Six years is an eternity in pop music, and that’s how long it’s been since Nelly Furtado released her last English-language studio album. Loose turned the folksy Canadian singer into a dance/pop powerhouse, thanks to some powerful collaborations with Timbaland and an ’80s centric sound on hits like “Promiscuous” and “Say It Right,” both of which topped the U.S. pop chart.

Nelly hasn’t been totally quiet since Loose completed its chart run. She released Mi Plan, her first Spanish language LP, and also issued a greatest hits compilation (somewhat prematurely, IMO.) However, these were niche releases, not expected to appeal to a wide pop audience. The Spirit Indestructible is the album that’s slated to be her next big pop statement-unfortunately, it doesn’t deliver.

I knew something was up when her record label burned three singles pre-release without gaining any traction. None of the songs-the title track, “Parking Lot” or “Big Hoops (Bigger the Better)”-attracted radio of the attention of the public-and with good reason. While the former song serves up some of the multi-culti earnestness that would have been a logical progression from Nelly pre-Loose, it doesn’t have a ton of Top 40 appeal. “Big Hoops” cleverly references many ’90s hip-hop and R&B touchstones, but is fairly flat from a musical standpoint. Meanwhile, the less space we waste on “Parking Lot,” the better. The song is so horrible, it makes Gwen Stefani’s “Hollaback Girl” sound like Joni Mitchell by comparison.

Disco Dolly Nelly and Hippy Dippy Nelly seem to be completely at odds over the course of this album, and the former incarnation is definitely at a disadvantage. That’s partially because Nelly sounds more comfortable on songs like the Middle Eastern-flavored “Believers (Arab Spring)” and the melodic “Bucket List” than she does on some of the more frenetic cuts. That’s also because Timbaland (and his former associate Nate “Danja” Hills, who probably deserves most of the credit for Timbo’s second wind) is absent. I’m not sure why Mr. Mosley declined to participate this time around (his Mosley Music logo is on the album copy,) but he’s more or less been replaced by Rodney Jerkins. The “Darkchild” is five if not ten years past his sell-by date, and very few of the tracks they work on together have any flavor. They’re not bad, per se: just boring. It only gets totally intolerable when Jerkins brings aboard his latest untalented rapping protege, Ace Primo, on the track “High Life.”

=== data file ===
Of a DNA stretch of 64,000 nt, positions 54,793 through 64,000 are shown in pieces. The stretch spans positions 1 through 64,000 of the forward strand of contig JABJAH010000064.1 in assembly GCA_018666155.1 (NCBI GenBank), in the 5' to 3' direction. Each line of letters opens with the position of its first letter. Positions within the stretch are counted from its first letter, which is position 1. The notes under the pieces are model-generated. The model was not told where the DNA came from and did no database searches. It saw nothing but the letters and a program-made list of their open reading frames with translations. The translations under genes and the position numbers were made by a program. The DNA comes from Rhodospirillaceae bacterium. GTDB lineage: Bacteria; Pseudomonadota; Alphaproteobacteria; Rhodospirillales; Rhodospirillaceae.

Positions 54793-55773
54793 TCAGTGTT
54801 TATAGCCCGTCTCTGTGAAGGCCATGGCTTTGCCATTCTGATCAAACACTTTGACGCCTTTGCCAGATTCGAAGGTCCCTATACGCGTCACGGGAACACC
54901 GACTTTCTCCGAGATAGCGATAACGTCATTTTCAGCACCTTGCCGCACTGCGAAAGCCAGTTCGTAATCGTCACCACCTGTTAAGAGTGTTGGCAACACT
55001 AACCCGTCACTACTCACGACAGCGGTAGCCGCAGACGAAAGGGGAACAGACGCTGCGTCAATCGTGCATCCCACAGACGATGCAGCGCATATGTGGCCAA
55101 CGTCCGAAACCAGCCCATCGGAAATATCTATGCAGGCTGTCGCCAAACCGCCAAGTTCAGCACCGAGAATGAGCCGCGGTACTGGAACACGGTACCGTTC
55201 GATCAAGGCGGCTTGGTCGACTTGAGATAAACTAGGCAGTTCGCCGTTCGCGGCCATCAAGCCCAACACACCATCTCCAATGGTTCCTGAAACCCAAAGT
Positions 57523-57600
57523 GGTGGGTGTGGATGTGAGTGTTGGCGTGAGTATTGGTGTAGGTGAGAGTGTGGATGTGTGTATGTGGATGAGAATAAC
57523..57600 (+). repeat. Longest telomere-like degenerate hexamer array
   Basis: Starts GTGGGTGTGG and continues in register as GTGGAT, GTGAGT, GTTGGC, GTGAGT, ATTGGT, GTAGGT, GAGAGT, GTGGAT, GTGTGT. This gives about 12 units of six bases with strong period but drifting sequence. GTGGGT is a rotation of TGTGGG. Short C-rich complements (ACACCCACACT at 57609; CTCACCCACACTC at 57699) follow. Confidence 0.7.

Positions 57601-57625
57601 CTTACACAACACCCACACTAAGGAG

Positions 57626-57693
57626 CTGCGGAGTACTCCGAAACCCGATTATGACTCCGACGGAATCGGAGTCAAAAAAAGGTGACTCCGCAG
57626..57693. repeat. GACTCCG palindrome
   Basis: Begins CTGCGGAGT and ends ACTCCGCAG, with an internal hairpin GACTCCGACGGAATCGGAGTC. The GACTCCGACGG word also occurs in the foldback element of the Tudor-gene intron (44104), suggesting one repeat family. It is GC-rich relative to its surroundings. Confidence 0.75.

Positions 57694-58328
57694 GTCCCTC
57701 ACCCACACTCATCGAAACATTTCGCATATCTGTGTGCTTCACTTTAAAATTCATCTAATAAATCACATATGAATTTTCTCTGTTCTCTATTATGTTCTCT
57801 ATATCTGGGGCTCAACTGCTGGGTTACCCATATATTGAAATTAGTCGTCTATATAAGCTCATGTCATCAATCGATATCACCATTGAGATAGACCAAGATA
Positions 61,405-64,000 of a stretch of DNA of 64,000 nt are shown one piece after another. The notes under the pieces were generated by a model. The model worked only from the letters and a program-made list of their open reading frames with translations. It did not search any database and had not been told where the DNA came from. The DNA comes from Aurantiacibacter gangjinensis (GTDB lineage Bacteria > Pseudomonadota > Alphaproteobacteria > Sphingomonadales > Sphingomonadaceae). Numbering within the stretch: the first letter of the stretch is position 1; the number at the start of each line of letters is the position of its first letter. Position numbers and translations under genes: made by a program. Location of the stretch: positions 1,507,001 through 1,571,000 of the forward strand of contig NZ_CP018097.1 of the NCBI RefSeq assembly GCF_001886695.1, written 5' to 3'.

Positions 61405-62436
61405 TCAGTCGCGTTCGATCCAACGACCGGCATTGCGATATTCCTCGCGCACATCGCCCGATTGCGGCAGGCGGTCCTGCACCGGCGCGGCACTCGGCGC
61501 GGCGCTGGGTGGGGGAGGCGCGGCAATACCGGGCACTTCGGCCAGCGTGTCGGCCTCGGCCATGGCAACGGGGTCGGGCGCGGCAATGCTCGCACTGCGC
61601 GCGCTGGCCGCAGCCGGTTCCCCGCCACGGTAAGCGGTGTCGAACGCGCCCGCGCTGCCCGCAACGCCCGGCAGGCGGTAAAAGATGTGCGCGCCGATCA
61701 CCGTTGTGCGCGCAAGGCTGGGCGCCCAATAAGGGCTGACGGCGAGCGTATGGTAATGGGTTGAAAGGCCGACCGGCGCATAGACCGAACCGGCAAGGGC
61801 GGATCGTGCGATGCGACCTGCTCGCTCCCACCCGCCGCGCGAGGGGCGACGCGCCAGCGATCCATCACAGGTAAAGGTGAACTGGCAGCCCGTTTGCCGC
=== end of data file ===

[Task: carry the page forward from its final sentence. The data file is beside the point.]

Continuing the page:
The stench from the Furtado/Jerkins collaborations spreads over to her work with other producers as well. Salaam Remi and Passion Pit’s Michael Angelakos are both supremely talented, but even their songs on The Spirit Indestructible fall flat. Even a hot 16 bars from Nas can’t save “Something,” one of the Remi-helmed tracks.

At 18 tracks, The Spirit Indestructible would’ve been too long even if it was a fairly good album. Without very many good songs, it turns out to be a quite challenging listen. I had high hopes, and was quite disappointed. Unless you’re a hardcore Nelly Furtado fan (assuming she even has those,) you’ll probably end up disappointed to. Look for this one to disappear from the charts with a quickness.

Grade: C

Bonus beats: Taglines provided by fellow Popblerd writer May when I told him how I felt about the album:

“I wish this album was like a bird so it would fly away.”

“Her spirit may be indestructible, but this CD should be.”

“Should be called Nelly Fer-turd-o.”

Applaud this genius-those three sentences are more creative and enjoyable than the whole 18 songs on that damn album.

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